Story Review: I first heard of Brad Meltzer on the Glenn Beck radio show. Later, when we were able to get the History Channel, I enjoyed watching several of Brad Meltzer’s Decoded shows. I’ve seen several other different programs on tv that explore various conspiracy theories, but Brad Meltzer’s are the best mainly because they don’t usually go off the deep end when it comes to the wild claims people make. I learned that Decoded had a recent book out, but when I saw it at my local library on audiobook I decided to check out that version instead.
Brad Meltzer writes in a unique, conversational, one-on-one style with the reader. Again, I appreciate his logical approach to exploring conspiracies instead of buying everything that comes down the pike (okay… barring the chapter on UFO’s). You can sense the enjoyment he gets out of learning about theories. I love the point he makes that it’s healthy for people to question things, instead of taking everything for granted because somebody said so. Meltzer lays all the different angles to the different theories out before the reader for you to make your own conclusions, something else I enjoyed.
This book tackles 10 popular conspiracy theories, most of them from American history, but a few international ones as well. Some of them I had never heard of before, others I skipped over either because I wasn’t interested in them, or because I’d already seen the Decoded tv show on it. Actually, the book is taken from the information gleaned from the show itself, so if you’re an avid fan of the series you won’t find anything new or earth shattering from the book.
Truthfully, I want to go ahead and check the book version out soon so I can look at the pictures referred to in the text. In the audio version, photographs and figures are mentioned, but there is no way to see them. This is one drawback to an audiobook. I understand there are a lot of really neat maps, pull out charts, etc. in the hard copy.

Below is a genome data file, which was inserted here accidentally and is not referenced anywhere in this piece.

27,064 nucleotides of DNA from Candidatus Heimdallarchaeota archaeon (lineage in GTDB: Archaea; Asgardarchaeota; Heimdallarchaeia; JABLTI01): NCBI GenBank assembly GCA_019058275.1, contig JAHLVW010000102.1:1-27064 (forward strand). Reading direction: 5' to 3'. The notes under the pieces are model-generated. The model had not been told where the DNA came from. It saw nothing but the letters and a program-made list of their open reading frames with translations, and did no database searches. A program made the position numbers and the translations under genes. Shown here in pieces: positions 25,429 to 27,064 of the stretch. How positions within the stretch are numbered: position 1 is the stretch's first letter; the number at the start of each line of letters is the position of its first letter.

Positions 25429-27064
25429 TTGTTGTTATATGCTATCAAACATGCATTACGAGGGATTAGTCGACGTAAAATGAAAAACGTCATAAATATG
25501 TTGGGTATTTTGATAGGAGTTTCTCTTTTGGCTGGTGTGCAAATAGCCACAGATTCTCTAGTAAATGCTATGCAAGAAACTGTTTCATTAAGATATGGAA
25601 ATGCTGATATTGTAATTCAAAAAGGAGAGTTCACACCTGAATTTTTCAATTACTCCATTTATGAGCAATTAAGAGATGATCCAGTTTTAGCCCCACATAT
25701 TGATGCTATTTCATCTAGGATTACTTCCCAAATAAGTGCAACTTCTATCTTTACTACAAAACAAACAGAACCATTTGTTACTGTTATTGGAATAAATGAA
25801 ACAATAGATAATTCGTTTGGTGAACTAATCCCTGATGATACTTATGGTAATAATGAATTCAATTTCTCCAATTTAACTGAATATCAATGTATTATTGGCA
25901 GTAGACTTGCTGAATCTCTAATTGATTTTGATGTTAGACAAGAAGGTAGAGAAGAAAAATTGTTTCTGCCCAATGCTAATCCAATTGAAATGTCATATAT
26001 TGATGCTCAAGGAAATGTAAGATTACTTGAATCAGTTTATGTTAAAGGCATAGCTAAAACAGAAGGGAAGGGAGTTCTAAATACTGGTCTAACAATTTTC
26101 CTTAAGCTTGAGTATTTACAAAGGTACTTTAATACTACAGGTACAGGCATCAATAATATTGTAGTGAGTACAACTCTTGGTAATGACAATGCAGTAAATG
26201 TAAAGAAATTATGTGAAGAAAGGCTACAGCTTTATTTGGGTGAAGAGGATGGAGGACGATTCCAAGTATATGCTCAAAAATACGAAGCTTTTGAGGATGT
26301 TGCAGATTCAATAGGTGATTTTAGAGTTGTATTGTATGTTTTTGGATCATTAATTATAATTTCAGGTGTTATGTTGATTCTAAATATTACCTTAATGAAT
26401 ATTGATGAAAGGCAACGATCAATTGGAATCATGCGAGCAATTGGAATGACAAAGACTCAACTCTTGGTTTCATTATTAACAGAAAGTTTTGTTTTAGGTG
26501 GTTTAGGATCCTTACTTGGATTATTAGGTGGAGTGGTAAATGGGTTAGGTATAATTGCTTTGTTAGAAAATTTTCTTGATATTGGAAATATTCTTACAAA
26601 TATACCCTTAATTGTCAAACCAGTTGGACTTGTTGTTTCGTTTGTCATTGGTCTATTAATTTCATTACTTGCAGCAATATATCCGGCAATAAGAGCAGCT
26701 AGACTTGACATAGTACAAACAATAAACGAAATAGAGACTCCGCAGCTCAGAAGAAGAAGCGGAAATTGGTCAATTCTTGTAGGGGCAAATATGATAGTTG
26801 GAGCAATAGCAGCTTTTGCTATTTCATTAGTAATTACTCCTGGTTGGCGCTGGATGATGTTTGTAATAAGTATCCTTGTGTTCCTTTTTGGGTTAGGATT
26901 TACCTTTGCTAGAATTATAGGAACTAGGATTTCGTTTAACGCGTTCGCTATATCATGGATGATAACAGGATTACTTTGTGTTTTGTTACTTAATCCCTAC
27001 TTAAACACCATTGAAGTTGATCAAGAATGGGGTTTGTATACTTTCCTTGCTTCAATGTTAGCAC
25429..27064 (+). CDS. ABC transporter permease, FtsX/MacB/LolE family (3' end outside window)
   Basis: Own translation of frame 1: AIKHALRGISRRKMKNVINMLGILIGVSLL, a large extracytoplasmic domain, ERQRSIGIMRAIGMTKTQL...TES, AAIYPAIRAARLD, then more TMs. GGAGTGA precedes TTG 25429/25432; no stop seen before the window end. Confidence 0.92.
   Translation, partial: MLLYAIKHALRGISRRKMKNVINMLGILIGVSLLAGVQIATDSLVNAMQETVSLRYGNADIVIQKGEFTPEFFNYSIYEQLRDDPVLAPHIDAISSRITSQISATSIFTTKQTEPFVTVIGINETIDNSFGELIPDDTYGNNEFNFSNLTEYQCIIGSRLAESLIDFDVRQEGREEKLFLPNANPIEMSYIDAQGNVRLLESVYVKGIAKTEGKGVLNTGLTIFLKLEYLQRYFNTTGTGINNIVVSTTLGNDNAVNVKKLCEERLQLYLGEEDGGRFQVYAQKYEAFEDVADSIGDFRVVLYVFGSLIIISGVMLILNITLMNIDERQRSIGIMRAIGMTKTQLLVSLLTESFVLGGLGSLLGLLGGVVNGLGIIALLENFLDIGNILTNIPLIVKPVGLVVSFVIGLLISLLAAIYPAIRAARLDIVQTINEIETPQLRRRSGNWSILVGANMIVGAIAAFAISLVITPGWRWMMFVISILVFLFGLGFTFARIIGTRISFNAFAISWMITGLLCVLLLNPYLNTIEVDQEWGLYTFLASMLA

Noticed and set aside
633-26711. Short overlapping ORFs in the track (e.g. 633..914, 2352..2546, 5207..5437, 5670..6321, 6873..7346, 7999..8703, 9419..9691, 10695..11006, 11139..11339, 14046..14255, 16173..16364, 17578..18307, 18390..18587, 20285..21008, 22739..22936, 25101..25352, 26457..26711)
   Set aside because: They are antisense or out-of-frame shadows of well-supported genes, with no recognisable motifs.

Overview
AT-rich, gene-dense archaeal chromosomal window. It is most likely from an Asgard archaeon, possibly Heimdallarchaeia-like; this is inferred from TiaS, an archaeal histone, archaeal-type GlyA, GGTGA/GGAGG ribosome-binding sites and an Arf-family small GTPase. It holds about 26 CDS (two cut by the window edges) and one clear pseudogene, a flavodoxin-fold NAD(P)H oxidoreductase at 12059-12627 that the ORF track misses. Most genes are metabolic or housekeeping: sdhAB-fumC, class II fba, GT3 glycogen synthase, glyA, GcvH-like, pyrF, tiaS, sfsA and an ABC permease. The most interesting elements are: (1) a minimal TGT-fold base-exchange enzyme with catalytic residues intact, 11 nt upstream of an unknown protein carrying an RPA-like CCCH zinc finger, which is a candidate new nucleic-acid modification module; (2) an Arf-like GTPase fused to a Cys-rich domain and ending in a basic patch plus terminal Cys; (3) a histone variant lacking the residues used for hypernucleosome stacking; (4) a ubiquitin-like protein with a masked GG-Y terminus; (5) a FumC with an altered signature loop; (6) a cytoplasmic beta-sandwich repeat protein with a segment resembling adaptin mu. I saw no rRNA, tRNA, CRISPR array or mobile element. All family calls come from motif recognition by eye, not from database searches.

My favorite theory had to have been the assassination of Abraham Lincoln. I had never heard that John Wilkes Booth could possibly have lived years after killing the president. If you’re a lover of history, I think you’ll enjoy hearing new angles on it.
Thoughts on the Narrator: Slay me now, but for all my hype on audio, audiobooks, reading aloud, etc., I am not an avid audiobook listener. I don’t really know why this is. I know I can easily get distracted and annoyed with different narrators’ reading styles. I didn’t realize until after I’d finished the book who the narrator was, but I immediately loved his reading! I mean, this guy did everything right! His voice is smooth, includes delicious pronunciation, has great nuances in his voice, the tension, ups, downs… Drawing you in, stopping you dead in your tracks, taking you up to heights, then bringing you back to earth with a jolt. 🙂 Just great! Duh. I should have known it was… Scott Brick.
Scott Brick reads this nonfiction book as though he were the author Brad Meltzer himself, which is just the way one should read nonfiction. He engages the listener and reads with passion. So much so that when my mom came into the room and heard a snatch of it, she asked, “Is that the author reading that himself?” Now I’m hooked on Brick and want to hear more. Sigh~ I can only hope to aspire to his talent.
You can watch many of Brad Meltzer’s Decoded episodes (some of which are included in the book) for free here.